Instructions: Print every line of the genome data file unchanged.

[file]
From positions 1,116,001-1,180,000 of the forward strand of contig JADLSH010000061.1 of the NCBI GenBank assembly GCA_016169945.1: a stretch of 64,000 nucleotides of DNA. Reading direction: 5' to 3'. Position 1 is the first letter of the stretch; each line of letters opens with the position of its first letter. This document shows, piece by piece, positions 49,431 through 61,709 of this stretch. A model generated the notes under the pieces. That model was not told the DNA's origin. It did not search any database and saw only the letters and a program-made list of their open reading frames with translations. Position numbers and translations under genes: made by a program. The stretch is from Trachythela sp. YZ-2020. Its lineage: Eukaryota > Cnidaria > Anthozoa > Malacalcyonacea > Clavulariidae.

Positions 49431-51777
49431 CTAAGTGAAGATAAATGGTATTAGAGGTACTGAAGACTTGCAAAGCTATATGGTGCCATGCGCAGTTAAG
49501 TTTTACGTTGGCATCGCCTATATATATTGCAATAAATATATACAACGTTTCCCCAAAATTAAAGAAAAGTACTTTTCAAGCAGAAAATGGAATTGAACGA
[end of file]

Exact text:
From positions 1,116,001-1,180,000 of the forward strand of contig JADLSH010000061.1 of the NCBI GenBank assembly GCA_016169945.1: a stretch of 64,000 nucleotides of DNA. Reading direction: 5' to 3'. Position 1 is the first letter of the stretch; each line of letters opens with the position of its first letter. This document shows, piece by piece, positions 49,431 through 61,709 of this stretch. A model generated the notes under the pieces. That model was not told the DNA's origin. It did not search any database and saw only the letters and a program-made list of their open reading frames with translations. Position numbers and translations under genes: made by a program. The stretch is from Trachythela sp. YZ-2020. Its lineage: Eukaryota > Cnidaria > Anthozoa > Malacalcyonacea > Clavulariidae.

Positions 49431-51777
49431 CTAAGTGAAGATAAATGGTATTAGAGGTACTGAAGACTTGCAAAGCTATATGGTGCCATGCGCAGTTAAG
49501 TTTTACGTTGGCATCGCCTATATATATTGCAATAAATATATACAACGTTTCCCCAAAATTAAAGAAAAGTACTTTTCAAGCAGAAAATGGAATTGAACGA